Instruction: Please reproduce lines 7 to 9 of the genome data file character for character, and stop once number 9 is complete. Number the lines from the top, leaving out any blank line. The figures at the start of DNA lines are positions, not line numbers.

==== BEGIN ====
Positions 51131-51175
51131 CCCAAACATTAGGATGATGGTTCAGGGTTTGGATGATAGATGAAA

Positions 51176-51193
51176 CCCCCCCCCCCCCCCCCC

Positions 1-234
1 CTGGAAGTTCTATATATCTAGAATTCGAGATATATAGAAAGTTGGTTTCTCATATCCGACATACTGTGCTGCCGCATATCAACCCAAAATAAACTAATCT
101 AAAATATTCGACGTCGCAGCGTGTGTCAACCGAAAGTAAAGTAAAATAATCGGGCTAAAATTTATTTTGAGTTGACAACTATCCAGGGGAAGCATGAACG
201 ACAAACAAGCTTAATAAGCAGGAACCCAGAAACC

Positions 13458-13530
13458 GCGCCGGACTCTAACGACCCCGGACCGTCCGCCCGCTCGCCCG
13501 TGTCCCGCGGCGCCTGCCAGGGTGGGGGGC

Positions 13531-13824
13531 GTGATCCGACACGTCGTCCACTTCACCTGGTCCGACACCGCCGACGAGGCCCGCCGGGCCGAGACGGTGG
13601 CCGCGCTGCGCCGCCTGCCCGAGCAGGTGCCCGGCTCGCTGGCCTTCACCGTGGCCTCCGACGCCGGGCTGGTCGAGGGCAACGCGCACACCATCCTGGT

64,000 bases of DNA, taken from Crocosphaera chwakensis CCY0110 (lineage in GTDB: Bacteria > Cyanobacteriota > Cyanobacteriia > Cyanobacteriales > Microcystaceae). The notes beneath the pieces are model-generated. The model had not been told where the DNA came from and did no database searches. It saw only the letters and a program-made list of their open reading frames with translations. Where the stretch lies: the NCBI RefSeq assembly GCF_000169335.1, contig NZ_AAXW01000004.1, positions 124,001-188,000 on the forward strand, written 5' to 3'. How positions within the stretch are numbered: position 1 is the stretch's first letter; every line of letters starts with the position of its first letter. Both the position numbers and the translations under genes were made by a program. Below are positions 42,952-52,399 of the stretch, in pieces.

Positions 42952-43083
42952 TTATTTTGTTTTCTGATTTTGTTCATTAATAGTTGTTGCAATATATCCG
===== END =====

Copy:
101 AAAATATTCGACGTCGCAGCGTGTGTCAACCGAAAGTAAAGTAAAATAATCGGGCTAAAATTTATTTTGAGTTGACAACTATCCAGGGGAAGCATGAACG
201 ACAAACAAGCTTAATAAGCAGGAACCCAGAAACC

Positions 13458-13530